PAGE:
Golds Gym Logo
Image Source

Similarly, in this logo, you can see the weightlifting as the dominant element. However, while the weightlifting anchors your attention and draws in the eye, it does not limit your eye to it. Instead, the eye is moved to the right side where the design is being balanced with the text and white space. All of this creates a sense of harmony, beauty and balance.

Power Gym Fitness Logo
Image Source

Again, you see the left side as the dominant side which is being balanced by the lines on the right side.

The Fitness Lab Logo
Image Source

The feeling of fullness that is created on the left of the image is also seen on the right side of the image, however visually the design remains asymmetrical

Related: How To Use Golden Ratio To Design A Balanced Residential Real Estate Logo?

Benefits Of Asymmetrical Balance:

Asymmetrical balance is considered to be a very interesting and dynamic form of balance. This is because such a composition introduces a lot of variety in design. There is also a sense of movement and energy in the final output. Which is why this is a great option for fitness logos that are seeking to create a sense of energy. However, asymmetrical balance is more difficult to achieve because the relationships between the individual elements of the logo get more and more complex.

3. Radial Balance In Logos

A Radial balance is exactly what the name suggests; a compositional balance where the elements are held in by a common center. Radial balance acts like a radiation; there is a center that emanates the energy, just like in the ripples of a pond. The central element in the radial balance will be the element that will draw the eye in. It will be the focal point or the pivot. This balance is very easy to create even for novice designers because we know all the energy has to lead back into the center, which should be the most dominant point.

Here are some examples of a radial balance:

Functional Fitness Logo
Image: Behance/Wes Schaaf

Equinox Logo
Image Source

In both of these examples, you can see a strong center which helps the elements orbit around it. The center is what draws the eye in.

Benefits Of A Radial Balance:

A radial balance is a quick and easy way to create a sense of balance. This type of balance can often hold a lot together; individual elements of different weights can form a coherent whole with the help of this technique.

4. Mosaic Balance In Logos

Mosaic Balance is basically balanced or ordered chaos. The individual elements lack a focal point or a single emphasis, and on the first glance, they seem chaotic and out of control. However, a second glance will unveil the balance and order in such a design. Overall, the design will seem to work. Here are some examples:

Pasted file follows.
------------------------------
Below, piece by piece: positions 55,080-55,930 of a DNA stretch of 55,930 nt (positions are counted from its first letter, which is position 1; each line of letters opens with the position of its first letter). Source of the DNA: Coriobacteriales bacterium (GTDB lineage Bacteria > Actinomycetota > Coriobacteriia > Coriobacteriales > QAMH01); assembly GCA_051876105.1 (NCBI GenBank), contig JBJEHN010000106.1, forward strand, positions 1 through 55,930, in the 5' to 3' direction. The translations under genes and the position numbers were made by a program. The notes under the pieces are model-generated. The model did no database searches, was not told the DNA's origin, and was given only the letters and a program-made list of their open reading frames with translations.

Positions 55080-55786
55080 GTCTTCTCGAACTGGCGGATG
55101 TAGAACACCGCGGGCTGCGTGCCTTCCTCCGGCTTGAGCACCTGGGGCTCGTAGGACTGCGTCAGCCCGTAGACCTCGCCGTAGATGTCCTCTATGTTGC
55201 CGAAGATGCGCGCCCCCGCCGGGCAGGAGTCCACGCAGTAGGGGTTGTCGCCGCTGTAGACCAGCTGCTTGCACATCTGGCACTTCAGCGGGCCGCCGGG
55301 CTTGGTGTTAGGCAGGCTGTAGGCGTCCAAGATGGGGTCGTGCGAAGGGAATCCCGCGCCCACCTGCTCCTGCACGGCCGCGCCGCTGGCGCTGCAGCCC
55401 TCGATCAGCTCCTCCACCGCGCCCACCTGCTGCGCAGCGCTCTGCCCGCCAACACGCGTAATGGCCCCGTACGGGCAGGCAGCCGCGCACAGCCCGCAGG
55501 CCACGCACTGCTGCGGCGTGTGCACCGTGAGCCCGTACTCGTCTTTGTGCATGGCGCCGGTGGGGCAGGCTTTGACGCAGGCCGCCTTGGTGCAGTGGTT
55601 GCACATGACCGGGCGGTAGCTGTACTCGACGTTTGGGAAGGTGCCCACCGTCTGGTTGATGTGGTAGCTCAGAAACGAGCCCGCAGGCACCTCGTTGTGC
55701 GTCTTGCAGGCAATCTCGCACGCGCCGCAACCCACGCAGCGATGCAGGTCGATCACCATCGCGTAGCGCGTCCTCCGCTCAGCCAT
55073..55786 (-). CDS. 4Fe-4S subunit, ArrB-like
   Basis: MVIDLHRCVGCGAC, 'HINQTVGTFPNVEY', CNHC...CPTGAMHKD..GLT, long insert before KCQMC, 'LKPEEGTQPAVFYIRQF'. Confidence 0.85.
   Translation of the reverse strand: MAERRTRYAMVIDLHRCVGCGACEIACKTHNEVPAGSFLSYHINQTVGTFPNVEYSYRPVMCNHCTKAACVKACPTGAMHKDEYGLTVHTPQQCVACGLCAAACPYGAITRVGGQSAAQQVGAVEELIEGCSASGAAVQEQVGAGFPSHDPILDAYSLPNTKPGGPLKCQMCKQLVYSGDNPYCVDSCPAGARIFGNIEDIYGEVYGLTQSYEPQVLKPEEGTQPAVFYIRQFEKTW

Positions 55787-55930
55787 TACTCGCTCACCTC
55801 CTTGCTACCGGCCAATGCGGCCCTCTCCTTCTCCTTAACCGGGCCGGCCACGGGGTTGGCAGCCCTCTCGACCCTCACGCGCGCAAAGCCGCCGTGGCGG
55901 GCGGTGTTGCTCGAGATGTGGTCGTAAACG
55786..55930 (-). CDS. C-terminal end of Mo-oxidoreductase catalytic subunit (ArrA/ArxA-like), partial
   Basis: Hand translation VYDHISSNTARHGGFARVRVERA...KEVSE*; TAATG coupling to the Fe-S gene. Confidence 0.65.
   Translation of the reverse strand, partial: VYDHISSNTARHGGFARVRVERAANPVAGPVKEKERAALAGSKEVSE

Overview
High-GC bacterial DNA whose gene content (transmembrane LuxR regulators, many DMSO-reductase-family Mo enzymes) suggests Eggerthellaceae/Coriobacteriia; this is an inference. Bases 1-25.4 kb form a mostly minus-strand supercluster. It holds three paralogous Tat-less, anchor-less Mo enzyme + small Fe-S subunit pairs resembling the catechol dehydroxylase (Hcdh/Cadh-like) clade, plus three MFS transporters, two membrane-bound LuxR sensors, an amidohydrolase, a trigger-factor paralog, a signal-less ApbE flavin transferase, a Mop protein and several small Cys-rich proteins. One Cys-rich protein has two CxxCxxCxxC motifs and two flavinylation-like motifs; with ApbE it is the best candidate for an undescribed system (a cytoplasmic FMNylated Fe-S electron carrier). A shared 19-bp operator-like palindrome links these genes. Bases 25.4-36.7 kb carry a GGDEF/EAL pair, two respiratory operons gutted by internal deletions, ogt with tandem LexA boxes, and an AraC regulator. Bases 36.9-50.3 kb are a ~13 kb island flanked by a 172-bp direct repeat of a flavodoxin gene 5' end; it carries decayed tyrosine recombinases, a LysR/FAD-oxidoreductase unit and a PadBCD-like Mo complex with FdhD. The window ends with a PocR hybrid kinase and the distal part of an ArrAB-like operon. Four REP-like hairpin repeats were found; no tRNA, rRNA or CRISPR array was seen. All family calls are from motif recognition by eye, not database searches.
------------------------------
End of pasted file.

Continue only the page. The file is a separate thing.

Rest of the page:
Sweaty Saturday Logo
Image Source

This elegant logo by a Fitness company called “Sweaty Saturday” seems chaotic at the first glance. However, you can see it all coming together in a balanced way.

Here is another example of a mosaically balanced composition:

At Home Fitness Logo
Image Source

Benefits Of A Mosaic Balance

Such a balance can help you create exotic logos. Mosaic balance may be the most difficult to achieve, and it may not work for every kind of fitness studio, but if this approach works to put across your message in the best way, it may be the most creative and freeing form of composition!

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Having some sort of balance is essential in your logos. Like you just saw, this balance can come in many forms, even forms as counter-intuitive as a mosaic balance. This inherent sense of order and stability in your design will serve to further your design agendas.

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Author Bio:    

Evan is an Expert in Digital Marketing. He has been working in the social media space since 2008, with a focus on design services, user interface planning, branding and more. Currently, he is leading content marketing efforts at DesignMantic and has played an integral part in the success story of DesignMantic through strategic marketing campaigns. Evan is also a design pro, who has shown a predilection towards DIY design projects.